Notice is hereby given that, at the expiration of the fourteen days from the publication of this notice, application, will be made to this Honorable Court, in its Ecclesiastical Jurisdiction, that probate of the will of the abovenamed Henry John August Taylor, deceased, may be granted to Jemima Lydia Hockridge Kenavan, of Wilcannia, in the colony of New South Wales, wife of William Kenavan, of the same place, Storekeeper ... (3 Mar 1871) Henry had died in the December of 1871 at the Wilcannia Hotel; no relationship has been established and it appears that he may have just been a generous patron. Whatever the estate was worth, it wasn't enough to ward off the creditors in William Kenavan's impending bankruptcy. (See Five Alls/Wilcannia Hotel)

In 1875, Jemima was mentioned in an article regarding the death of Dr Harris in Wilcannia:
For five or six weeks previous to his death, Dr Harris was unable to partake of any nourishing food. A little wine, in Maizena gruel, sent to him in his last days by Mrs Kenavan was all he could manage to touch, of that he ate sparingly. (Warwick Argus & Tenterfield Chronicle, 4 Mar 1875)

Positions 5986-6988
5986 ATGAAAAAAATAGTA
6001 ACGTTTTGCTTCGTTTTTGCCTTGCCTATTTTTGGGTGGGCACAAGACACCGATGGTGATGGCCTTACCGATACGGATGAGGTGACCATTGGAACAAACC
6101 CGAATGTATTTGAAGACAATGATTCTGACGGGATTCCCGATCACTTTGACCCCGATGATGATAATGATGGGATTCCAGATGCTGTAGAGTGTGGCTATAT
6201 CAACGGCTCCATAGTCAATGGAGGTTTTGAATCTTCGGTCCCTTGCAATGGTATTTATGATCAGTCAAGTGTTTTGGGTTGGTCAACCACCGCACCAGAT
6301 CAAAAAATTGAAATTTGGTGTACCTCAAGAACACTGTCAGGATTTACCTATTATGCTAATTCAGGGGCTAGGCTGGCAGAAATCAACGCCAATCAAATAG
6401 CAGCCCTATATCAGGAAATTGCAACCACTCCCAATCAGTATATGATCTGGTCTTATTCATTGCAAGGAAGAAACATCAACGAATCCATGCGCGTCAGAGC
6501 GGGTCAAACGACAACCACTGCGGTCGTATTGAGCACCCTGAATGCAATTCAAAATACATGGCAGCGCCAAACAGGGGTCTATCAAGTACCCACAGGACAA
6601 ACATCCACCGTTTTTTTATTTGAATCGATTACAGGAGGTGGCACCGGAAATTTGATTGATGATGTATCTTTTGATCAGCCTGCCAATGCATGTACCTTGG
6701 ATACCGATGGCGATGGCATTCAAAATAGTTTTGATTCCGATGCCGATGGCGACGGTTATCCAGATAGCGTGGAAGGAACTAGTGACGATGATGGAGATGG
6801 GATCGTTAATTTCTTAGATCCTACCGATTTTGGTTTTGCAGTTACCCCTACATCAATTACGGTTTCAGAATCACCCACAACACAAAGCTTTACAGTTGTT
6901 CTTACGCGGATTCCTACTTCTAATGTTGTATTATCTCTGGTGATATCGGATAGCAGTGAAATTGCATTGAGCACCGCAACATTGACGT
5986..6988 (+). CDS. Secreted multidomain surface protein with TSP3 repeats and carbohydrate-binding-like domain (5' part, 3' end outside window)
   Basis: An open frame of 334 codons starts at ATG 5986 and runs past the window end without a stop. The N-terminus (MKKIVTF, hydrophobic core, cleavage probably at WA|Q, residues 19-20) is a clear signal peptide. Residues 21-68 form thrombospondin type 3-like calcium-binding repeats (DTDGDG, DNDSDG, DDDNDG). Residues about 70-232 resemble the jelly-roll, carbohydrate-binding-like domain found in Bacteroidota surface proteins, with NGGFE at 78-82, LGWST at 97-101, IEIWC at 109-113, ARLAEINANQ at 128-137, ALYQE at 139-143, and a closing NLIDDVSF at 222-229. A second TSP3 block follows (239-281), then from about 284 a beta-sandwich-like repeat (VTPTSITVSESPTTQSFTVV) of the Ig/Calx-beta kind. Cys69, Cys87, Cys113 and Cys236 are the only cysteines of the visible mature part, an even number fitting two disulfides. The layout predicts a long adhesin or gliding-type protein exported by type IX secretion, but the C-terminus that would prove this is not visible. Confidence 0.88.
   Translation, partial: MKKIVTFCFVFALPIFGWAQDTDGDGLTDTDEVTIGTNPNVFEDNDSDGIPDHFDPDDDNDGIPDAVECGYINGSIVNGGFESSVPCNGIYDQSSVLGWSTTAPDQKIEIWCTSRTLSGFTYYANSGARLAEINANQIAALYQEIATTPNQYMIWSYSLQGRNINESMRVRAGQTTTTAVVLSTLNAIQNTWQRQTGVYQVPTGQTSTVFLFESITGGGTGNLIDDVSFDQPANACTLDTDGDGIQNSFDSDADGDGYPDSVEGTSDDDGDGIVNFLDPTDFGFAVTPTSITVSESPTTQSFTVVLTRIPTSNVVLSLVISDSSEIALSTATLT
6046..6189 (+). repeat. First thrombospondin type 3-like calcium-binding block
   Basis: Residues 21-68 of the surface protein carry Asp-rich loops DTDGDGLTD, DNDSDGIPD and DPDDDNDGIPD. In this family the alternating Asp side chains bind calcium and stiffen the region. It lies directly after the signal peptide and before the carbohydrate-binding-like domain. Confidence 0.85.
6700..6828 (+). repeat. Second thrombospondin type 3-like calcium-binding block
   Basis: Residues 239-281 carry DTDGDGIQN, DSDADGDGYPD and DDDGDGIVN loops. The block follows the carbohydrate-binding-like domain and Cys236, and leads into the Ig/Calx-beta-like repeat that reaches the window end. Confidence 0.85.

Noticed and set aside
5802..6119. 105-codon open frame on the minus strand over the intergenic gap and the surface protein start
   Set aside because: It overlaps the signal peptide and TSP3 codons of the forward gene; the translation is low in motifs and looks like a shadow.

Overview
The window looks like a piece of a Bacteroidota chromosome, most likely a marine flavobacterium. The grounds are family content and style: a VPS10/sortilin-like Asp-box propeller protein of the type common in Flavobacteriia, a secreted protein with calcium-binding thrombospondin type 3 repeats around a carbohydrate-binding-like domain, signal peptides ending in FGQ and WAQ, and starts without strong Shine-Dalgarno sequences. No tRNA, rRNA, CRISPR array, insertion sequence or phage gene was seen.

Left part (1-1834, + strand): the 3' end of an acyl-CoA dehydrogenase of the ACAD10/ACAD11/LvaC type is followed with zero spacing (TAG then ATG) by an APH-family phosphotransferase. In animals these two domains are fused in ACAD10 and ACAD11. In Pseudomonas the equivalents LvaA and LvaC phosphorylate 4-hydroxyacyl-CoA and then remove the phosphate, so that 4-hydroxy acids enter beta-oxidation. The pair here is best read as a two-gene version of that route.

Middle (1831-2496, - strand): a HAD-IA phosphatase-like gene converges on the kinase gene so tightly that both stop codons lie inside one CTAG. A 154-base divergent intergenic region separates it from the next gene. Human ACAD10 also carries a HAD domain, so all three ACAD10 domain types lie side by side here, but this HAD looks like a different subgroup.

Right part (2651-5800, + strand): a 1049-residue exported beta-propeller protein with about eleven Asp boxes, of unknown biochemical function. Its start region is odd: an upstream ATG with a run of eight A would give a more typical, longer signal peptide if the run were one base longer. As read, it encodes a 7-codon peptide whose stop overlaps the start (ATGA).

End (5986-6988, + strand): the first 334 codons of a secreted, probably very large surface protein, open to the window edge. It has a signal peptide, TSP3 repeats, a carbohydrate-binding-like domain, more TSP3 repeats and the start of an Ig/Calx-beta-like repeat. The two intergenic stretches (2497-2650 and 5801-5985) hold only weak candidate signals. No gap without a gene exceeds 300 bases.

In 1877, William and Jemima suffered the loss of their child, Alfred, aged 3 and he was buried in the Wilcannia cemetery.

In 1878, the Kenavans left Wilcannia for Queensland and purchased Maroo Station near Stony Point (Windorah). It is unclear whether the push to Queensland was motivated by her daughter and husband (the Dewhursts) who spent time in Stony Point, then Thargomindah or the other way around. It is unknown if any of her older children travelled with her. She did take son, William (Kenavan) and possibly two young girls called Annie McTavish (b. 1862) and Bessie Barber (whose father had paid Jemima to care for) with her. Both girls were illegitimate and fostered by Jemima. She also adopted another girl, Cate Manson (b. abt 1879) but it is uncertain when.